We spend a lot of time in relative isolation in the course of navigating our modern lives. Oh sure, we have “friends” and “likes” and are perpetually tethered to myriads of others across time and space, but if you think about it, the portal to connect to this amazing world of interwebs is almost completely individualized. Somehow, this sense of greater interconnection (virtually speaking) comes at the expense of more direct forms of kindredness. The question how did we get here? is interesting to consider, but is perhaps less urgent than its unsung counterpart where are we going?
There are a lot of ways to tackle this. We can extrapolate ahead to some techno-topia in which consciousness and mechanics converge, making everything seamless and instantaneous in our social and materials arrangements alike. Or maybe it looks more like people growing tired of being wired and reclaiming the interpersonal dimensions of their lives and communities, including the lost arts of conversation and storytelling. Or even more promising: somehow combining all of this into new forms of collaboration and solidarity across whatever chasms might divide us. Indeed, this is more than wishful thinking — it’s an imperative of survival, per MLK:
Through our scientific and technological genius, we have made of this world a neighborhood and yet we have not had the ethical commitment to make of it a brotherhood. But somehow, and in some way, we have got to do this. We must all learn to live together as brothers or we will all perish together as fools. We are tied together in the single garment of destiny, caught in an inescapable network of mutuality. And whatever affects one directly affects all indirectly. For some strange reason I can never be what I ought to be until you are what you ought to be. And you can never be what you ought to be until I am what I ought to be.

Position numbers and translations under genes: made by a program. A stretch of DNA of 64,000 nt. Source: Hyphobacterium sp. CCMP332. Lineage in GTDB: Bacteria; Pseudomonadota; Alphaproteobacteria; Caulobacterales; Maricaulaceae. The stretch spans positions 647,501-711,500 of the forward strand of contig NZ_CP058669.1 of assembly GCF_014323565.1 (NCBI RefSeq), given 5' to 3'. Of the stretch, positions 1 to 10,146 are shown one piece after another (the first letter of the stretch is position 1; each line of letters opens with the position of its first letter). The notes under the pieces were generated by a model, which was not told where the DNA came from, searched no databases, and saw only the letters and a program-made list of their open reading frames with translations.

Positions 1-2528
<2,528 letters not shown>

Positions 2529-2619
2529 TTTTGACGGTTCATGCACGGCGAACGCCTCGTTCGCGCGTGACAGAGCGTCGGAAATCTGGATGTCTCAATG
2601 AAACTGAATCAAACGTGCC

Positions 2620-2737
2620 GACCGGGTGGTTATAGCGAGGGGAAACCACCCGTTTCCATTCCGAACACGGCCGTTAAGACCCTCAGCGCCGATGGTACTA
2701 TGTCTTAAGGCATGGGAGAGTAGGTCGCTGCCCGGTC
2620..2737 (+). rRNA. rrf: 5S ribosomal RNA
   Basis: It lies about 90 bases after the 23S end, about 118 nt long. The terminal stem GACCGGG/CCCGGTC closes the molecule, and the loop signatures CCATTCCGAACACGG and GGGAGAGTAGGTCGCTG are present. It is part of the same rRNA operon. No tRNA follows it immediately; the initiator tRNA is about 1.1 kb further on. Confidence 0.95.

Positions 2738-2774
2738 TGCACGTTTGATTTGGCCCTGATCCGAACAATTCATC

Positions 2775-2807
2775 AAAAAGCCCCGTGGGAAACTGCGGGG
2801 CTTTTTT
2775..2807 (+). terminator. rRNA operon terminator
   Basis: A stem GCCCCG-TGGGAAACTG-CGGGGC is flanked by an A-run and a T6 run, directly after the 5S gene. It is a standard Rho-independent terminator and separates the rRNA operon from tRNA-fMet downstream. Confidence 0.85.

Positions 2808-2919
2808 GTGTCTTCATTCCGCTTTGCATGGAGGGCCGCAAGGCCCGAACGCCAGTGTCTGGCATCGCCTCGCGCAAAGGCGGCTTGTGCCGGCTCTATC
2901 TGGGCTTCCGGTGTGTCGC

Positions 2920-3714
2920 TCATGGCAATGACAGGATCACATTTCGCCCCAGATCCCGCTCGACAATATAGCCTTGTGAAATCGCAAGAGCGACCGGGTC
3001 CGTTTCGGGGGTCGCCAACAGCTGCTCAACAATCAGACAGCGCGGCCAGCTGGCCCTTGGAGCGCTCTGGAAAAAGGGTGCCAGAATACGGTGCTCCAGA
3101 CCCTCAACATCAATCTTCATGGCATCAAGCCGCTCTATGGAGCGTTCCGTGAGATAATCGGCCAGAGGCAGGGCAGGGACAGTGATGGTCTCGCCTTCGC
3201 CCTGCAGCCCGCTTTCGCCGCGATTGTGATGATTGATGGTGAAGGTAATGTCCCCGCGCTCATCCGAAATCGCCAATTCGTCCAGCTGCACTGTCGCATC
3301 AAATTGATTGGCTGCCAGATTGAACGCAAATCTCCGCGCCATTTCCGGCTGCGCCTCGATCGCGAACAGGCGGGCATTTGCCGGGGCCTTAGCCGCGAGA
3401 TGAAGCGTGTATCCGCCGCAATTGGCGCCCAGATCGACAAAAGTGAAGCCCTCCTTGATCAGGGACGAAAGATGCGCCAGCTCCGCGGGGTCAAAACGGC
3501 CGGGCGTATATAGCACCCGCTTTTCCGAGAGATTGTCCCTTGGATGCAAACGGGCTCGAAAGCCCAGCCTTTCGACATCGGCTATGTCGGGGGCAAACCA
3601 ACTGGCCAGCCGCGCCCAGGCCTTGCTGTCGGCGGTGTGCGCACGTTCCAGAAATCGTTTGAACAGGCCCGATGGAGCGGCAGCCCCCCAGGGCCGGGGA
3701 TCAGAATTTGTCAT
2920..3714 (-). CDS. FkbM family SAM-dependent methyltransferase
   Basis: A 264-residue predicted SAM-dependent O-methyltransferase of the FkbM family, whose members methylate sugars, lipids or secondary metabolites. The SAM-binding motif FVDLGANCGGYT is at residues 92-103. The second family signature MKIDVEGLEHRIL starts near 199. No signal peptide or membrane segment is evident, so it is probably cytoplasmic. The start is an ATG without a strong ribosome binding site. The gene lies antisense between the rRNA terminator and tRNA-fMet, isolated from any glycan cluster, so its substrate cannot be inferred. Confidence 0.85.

At this level, it’s about recognizing the self in the other, and the other in the self. Every grand spiritual tradition includes some notion of this, as does every great mobilization of people power to effect change through nonviolent means. From workers’ and women’s rights to decolonization and environmental movements, this basic concept of deepening our connections to one another, and all of us to the habitat, is palpable. Mutual recognition and deep solidarity aren’t optional; they are the binding forces in everything. As the great Leonard Cohen intones, reverberating throughout the decades:
So here we are. Again. There’s still time to get it right — not an eternity, but a window of opportunity. We don’t have to dismantle our current configurations to get there, even if such was possible. It’s more about remembering the core baseline operations in our personal and social coding. You are, therefore I am. WE ARE. It’s the only way it can be, if we are to wear that garment of destiny…